By CHRISTOPHER BODEEN
Associated Press Writer
BEIJING (AP) - A court on Friday upheld the convictions of two
laid-off workers who led some of China's biggest labor protests in 50
years, an official said.
The provincial-level People's High Court in the northeastern city of
Liaoyang rejected the appeals of Yao Fuxin, who was sentenced last month
to seven years in prison, and Xiao Yunliang, who was sentenced to four
years, a court clerk who identified herself only as Miss Pan said.
The men were arrested last year after tens of thousands of laid-off
workers demanded better benefits from bankrupt state-owned factories in
protests in Liaoyang. They were among the largest protests reported since
China's 1949 communist revolution.
According to state media, the men were convicted of subversion for
trying to set up a Liaoyang branch of the would-be opposition China
Democratic Party that hoped to challenge the communist's monopoly on
The party was suppressed and its leaders arrested soon after they
announced its formation in 1998. Relatives of the two men denied they had
tried to set up a party branch and said they had only passing contact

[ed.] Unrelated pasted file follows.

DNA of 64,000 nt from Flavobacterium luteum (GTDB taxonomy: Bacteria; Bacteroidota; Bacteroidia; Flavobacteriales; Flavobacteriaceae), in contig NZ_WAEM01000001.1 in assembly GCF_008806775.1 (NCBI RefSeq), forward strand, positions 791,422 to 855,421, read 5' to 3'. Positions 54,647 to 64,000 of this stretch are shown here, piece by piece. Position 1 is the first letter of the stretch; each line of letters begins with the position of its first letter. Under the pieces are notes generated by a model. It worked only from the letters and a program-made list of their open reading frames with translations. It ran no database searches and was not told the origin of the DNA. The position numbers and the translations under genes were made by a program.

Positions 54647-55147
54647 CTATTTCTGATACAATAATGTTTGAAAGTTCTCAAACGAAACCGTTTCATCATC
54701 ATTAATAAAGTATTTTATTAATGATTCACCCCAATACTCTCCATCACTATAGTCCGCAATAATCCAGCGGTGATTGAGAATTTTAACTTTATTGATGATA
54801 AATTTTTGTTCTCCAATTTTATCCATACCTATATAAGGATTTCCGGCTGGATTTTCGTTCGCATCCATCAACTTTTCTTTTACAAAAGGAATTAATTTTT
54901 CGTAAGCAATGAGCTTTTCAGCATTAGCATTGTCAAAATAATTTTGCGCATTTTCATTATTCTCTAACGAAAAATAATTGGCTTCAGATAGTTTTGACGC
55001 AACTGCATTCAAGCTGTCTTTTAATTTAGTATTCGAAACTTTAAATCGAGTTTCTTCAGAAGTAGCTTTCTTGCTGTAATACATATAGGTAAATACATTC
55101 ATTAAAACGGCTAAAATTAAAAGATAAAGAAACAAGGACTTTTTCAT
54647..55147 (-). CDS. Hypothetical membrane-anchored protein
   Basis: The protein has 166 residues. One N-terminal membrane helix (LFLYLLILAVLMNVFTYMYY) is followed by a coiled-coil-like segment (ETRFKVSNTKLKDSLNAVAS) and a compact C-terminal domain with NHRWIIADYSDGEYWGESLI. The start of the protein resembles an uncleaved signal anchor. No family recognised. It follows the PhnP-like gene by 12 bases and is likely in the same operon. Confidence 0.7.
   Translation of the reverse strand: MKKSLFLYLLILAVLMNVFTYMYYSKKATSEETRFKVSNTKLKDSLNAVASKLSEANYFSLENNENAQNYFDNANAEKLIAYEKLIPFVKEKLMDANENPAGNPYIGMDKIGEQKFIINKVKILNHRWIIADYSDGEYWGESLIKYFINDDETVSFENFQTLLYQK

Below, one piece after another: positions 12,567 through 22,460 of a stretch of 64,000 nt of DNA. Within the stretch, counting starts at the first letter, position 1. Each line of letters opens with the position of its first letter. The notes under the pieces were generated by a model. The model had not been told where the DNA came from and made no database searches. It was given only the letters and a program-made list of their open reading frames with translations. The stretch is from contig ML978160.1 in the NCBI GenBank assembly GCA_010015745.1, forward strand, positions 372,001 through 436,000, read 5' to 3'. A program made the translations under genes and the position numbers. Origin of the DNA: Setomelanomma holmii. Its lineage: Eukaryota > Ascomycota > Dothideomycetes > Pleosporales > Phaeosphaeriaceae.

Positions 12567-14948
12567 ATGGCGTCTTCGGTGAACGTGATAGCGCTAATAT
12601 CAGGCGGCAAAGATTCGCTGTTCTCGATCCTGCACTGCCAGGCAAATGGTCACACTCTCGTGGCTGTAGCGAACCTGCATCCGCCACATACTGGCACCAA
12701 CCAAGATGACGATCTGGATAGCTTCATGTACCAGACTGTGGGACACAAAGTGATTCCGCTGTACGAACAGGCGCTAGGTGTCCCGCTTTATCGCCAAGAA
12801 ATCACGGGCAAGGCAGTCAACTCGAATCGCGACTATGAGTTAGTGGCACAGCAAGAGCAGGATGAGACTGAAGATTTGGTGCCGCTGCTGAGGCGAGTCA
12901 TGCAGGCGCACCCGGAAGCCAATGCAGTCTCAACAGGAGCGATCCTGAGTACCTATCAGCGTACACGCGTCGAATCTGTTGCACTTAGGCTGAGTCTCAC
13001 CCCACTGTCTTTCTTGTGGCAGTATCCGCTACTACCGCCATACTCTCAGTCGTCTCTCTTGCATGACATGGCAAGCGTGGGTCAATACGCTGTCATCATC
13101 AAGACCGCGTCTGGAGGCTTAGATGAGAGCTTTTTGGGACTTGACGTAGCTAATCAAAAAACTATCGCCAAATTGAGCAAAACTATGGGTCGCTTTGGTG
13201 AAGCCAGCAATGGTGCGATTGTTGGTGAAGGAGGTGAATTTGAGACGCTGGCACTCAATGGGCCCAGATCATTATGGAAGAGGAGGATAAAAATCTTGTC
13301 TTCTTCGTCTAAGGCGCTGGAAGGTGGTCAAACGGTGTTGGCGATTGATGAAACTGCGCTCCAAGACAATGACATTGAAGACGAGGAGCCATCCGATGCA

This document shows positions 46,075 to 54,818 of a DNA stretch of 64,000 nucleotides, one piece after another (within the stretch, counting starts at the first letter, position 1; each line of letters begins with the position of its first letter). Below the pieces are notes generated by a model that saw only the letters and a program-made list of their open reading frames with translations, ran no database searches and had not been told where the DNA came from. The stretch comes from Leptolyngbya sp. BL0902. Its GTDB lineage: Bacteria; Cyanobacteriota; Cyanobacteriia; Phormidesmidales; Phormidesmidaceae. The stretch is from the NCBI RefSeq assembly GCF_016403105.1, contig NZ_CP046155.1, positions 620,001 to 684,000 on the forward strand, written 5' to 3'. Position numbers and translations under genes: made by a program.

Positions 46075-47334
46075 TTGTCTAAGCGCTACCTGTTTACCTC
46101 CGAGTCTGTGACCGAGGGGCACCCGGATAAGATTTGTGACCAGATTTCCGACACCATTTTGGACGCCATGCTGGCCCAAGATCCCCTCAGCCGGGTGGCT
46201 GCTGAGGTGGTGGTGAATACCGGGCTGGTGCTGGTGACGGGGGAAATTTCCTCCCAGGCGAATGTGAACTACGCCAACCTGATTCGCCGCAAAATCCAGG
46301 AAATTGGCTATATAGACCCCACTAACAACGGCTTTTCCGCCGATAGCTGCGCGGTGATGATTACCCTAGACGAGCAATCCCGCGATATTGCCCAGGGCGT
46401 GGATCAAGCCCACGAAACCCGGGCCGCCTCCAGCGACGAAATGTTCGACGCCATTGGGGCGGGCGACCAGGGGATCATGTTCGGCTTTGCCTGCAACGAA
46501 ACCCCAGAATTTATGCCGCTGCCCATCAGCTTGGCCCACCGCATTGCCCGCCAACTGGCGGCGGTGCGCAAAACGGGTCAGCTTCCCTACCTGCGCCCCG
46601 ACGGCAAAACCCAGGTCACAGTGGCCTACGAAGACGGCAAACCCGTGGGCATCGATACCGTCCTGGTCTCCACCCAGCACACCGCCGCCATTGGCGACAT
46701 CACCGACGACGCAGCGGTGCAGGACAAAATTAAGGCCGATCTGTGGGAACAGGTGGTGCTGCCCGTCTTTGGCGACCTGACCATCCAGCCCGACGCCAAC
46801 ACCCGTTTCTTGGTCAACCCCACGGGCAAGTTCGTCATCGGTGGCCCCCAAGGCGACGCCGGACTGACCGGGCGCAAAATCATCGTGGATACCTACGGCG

with the group.
The charges against them did not mention the protests, though their
families said that was why they were arrested.
Protests by laid-off workers have grown common amid mass layoffs and
closures of state industries across China. Authorities often dispel them
by arresting organizers and offering some concessions.
China's communist government doesn't permit workers to organize
outside of state-controlled unions.
Labor discontent is especially strong across the northeast, China's
former industrial heartland where corruption is believed to be common.
Shuttered factories encircle Liaoyang, about 600 miles northeast of
Beijing, while their former workers eke out a living as peddlers and day
The New York-based group Human Rights in China criticized the court's
handling of the case.
``Nothing in these cases meets even the most rudimentary standards of
justice,'' said a statement by Liu Qing, the group's president.
Yao's defense lawyer, Mo Shaoping, said the court did not notify him
of the hearing, as required by Chinese law.
Mo, who works in Beijing, said the court rejected a request to to
submit new evidence and question the accusers.
``The court thought the case already had enough evidences and there
was no need to have another hearing,'' Mo said.